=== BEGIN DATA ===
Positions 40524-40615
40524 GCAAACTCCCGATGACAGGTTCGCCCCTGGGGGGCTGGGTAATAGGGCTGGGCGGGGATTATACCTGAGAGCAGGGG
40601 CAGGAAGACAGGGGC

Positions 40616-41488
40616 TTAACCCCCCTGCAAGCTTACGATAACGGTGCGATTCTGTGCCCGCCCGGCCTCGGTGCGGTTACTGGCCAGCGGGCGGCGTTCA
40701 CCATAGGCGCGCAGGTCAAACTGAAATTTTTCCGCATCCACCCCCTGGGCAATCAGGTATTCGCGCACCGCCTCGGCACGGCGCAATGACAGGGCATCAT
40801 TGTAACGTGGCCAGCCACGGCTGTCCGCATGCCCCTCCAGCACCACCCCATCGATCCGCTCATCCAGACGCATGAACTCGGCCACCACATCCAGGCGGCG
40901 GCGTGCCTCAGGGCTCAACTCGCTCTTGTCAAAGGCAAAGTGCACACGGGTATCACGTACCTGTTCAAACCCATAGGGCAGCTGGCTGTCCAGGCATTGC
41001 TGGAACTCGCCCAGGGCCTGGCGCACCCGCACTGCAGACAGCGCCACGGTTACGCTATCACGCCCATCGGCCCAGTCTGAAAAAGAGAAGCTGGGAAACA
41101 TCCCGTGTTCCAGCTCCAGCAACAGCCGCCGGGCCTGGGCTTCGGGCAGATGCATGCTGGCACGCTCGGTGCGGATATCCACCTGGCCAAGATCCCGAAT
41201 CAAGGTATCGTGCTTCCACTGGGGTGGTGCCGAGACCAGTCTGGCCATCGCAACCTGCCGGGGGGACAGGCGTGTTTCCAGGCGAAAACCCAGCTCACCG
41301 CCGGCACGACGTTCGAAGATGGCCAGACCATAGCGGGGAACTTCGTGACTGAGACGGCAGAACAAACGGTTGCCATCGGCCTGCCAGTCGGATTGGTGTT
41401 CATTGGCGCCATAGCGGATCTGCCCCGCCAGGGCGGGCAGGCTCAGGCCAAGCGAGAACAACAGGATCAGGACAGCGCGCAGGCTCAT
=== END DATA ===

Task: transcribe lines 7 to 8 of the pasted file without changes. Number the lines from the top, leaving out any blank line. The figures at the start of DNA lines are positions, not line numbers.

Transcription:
40801 TGTAACGTGGCCAGCCACGGCTGTCCGCATGCCCCTCCAGCACCACCCCATCGATCCGCTCATCCAGACGCATGAACTCGGCCACCACATCCAGGCGGCG
40901 GCGTGCCTCAGGGCTCAACTCGCTCTTGTCAAAGGCAAAGTGCACACGGGTATCACGTACCTGTTCAAACCCATAGGGCAGCTGGCTGTCCAGGCATTGC